Where do dental office managers come in on the pay scale? Find out in this infographic
The survey reveals that a whopping 94% of dental office managers worked as dental assistants before starting in the front office.
Money. While countless surveys reveal it is not the most important factor in job satisfaction (What is the most important? Say it with Aretha ... R-E-S-P-E-C-T), no one can deny the fact that a decent and fair salary keeps a lot of people satisfied, and dental office managers are no exception.
DentalPost has taken on the task of conducting several surveys among dental professionals. Check out the dental assisting survey that appeared on DentistryIQ this summer. Their latest survey conducted among dental office managers reveals some very interesting results.
“At DentalPost, it’s our job to keep our finger on the pulse of the dental job market, and share information about the potential of that market with our users,” says Tonya Lanthier, DentalPost Founder and CEO. The surveys were initiated when DentalPost took an interest in some survey results that indicated RDHs are paid an average of $70,000 per year. They decided to seek "real salary data from dental professionals around the country."
And it's a good thing they did. The first article I came across while conducting an Internet search about dental office managersalaries said, "The U.S. Bureau of Labor Statistics, or BLS, reports that these workers earned an average salary of $74,640, equal to $35.88 an hour as of May 2011." Thank you work.chron.com, but this survey proves that's a bit lofty.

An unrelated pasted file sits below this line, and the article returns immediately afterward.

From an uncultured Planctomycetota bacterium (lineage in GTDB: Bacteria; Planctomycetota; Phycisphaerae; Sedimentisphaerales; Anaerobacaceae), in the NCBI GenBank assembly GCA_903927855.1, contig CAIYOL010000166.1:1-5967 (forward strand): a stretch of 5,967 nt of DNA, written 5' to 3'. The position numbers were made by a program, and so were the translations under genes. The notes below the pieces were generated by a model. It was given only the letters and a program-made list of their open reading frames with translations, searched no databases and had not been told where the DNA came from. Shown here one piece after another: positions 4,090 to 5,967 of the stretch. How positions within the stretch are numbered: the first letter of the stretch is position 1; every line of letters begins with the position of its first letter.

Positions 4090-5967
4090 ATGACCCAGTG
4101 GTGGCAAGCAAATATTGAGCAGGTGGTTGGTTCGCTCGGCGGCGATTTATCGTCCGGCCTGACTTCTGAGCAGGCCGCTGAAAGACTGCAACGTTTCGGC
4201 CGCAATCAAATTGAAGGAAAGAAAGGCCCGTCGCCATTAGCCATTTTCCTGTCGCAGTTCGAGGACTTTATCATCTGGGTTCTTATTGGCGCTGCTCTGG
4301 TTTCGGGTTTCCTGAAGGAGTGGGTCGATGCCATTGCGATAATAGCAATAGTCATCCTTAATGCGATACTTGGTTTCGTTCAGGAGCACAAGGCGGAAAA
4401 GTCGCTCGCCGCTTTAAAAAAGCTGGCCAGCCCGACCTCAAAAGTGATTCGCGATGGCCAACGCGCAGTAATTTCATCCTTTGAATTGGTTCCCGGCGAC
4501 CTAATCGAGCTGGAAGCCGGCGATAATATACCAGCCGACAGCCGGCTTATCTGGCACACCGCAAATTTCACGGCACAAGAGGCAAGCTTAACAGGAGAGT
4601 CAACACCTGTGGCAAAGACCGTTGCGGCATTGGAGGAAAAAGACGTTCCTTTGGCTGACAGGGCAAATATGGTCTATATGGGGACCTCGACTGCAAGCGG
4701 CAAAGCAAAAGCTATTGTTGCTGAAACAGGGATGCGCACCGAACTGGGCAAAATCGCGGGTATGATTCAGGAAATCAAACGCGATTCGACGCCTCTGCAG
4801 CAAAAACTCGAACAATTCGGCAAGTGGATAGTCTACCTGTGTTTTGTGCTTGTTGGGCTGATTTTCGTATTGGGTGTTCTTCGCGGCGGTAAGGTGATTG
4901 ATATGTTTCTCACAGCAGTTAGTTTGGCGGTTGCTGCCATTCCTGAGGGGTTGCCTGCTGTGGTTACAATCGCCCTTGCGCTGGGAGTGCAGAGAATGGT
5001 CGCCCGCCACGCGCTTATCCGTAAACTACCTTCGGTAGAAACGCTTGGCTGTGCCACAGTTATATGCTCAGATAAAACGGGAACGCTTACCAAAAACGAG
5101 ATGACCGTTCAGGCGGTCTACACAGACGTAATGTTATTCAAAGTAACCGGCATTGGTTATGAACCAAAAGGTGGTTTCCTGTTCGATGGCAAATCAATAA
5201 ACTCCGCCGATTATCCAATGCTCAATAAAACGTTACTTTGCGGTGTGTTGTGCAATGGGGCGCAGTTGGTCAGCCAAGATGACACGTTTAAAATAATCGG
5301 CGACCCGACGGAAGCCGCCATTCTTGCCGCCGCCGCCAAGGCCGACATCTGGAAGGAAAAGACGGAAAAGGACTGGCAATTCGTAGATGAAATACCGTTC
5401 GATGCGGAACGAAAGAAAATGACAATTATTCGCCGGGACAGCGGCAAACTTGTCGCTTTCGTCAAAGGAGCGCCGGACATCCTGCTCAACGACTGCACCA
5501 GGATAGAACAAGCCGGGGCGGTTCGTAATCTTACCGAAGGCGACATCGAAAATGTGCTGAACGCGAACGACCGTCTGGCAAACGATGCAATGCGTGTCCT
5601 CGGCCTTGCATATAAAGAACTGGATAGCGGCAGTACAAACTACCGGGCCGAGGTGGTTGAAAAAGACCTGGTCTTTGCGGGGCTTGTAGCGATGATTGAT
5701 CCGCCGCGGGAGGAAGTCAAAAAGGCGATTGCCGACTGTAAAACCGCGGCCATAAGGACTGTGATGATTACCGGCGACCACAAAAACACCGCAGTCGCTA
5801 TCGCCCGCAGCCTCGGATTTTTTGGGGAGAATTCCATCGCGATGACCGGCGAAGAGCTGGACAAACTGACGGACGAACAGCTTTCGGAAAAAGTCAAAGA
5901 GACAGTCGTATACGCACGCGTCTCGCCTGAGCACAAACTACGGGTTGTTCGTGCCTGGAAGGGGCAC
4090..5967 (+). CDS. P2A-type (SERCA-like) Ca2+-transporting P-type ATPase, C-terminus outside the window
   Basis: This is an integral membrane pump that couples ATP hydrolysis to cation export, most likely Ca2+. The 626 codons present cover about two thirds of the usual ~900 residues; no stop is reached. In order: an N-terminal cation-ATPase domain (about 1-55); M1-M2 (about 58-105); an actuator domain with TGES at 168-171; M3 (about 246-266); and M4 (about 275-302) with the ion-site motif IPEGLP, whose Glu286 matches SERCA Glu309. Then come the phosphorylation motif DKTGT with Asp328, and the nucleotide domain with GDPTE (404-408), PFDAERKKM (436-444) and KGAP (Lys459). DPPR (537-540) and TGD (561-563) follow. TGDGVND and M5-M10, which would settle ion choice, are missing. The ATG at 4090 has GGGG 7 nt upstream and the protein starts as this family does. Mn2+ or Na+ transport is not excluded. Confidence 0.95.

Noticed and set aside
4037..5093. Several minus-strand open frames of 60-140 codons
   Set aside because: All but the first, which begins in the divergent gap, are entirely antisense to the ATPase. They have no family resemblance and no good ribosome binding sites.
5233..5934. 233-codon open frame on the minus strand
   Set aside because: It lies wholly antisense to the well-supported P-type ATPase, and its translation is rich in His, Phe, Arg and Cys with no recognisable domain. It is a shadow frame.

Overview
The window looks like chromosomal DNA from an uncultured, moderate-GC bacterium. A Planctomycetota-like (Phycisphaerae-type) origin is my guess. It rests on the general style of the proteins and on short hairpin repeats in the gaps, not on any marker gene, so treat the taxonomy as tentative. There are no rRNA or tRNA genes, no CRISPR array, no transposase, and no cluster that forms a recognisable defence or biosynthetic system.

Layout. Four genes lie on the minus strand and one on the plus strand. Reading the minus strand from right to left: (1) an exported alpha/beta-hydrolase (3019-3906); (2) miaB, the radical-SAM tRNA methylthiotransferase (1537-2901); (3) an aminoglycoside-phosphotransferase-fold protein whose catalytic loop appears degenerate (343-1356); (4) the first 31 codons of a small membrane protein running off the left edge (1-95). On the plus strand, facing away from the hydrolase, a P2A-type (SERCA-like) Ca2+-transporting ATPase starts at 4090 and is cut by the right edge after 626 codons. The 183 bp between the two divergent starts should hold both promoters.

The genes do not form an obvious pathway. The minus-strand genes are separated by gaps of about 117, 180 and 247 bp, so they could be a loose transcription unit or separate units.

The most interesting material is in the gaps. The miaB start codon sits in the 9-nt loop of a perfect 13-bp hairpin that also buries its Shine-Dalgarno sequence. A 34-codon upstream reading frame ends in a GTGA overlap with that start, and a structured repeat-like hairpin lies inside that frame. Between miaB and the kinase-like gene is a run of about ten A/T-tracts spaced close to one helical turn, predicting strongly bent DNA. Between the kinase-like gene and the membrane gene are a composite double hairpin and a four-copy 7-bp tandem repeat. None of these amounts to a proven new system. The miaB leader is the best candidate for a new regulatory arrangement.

DentalPost's survey is much more down to earth. It reveals that 32% of office managers are the sole providers of their households. Forty-seven percent received some college education, while 94% began their careers as dental assistants.
The average age of today's office managers is 41, and of those OMs who have been in the field more than three years, 5% have worked for their current employer for more than 20 years.
Employees with less than three years in the field earn an average of $26,000, while those with more than three years earn an average of $36,000. (Yes, that's very close to $70,000.) Benefits for OMs are not to shabby, with 83% receiving paid time off, and 82% receiving dental coverage.
Which state had the most respondents? The Lone Star State! But it looks like all of Texas' neighbors to the north largely ignored the survey. Too bad.
Find out the rest of the results in this infographic from DentalPost.